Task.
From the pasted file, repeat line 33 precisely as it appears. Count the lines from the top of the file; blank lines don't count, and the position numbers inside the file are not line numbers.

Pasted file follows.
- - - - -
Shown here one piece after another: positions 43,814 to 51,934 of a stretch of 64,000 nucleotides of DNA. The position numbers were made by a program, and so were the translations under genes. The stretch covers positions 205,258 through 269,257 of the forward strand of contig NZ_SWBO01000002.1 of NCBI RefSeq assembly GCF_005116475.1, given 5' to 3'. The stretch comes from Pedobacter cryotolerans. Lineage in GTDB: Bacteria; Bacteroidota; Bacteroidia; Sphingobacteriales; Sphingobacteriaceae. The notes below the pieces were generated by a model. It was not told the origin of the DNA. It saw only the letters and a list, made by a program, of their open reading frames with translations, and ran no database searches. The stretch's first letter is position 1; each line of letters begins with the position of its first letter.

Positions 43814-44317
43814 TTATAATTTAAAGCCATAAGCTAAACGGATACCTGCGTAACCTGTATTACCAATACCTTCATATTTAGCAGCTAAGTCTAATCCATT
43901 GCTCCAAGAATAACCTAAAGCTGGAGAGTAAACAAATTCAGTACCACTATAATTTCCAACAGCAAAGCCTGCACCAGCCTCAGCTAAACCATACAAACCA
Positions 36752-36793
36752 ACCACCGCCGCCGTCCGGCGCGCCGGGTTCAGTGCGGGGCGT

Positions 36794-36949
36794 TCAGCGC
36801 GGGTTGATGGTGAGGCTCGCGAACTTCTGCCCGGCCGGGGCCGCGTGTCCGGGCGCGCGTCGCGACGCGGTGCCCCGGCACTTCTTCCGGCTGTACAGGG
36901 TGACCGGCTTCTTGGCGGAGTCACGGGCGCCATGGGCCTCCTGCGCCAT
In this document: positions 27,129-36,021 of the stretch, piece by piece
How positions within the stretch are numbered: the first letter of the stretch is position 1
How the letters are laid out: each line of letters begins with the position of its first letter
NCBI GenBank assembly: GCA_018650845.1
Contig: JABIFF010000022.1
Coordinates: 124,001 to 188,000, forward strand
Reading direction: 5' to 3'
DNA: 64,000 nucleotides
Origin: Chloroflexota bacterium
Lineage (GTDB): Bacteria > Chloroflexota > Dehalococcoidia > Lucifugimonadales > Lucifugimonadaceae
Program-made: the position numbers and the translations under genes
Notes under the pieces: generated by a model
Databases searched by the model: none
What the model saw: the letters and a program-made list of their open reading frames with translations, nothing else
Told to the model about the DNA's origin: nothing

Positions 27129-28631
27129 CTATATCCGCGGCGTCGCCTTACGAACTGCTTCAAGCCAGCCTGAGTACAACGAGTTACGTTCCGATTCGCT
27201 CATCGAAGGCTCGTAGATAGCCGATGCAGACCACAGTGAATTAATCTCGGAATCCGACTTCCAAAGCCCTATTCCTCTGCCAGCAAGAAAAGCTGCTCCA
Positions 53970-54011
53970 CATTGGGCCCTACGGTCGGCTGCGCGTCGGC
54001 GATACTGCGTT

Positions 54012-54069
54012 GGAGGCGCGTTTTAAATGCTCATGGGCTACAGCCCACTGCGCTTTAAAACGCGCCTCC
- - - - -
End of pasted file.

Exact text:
54012 GGAGGCGCGTTTTAAATGCTCATGGGCTACAGCCCACTGCGCTTTAAAACGCGCCTCC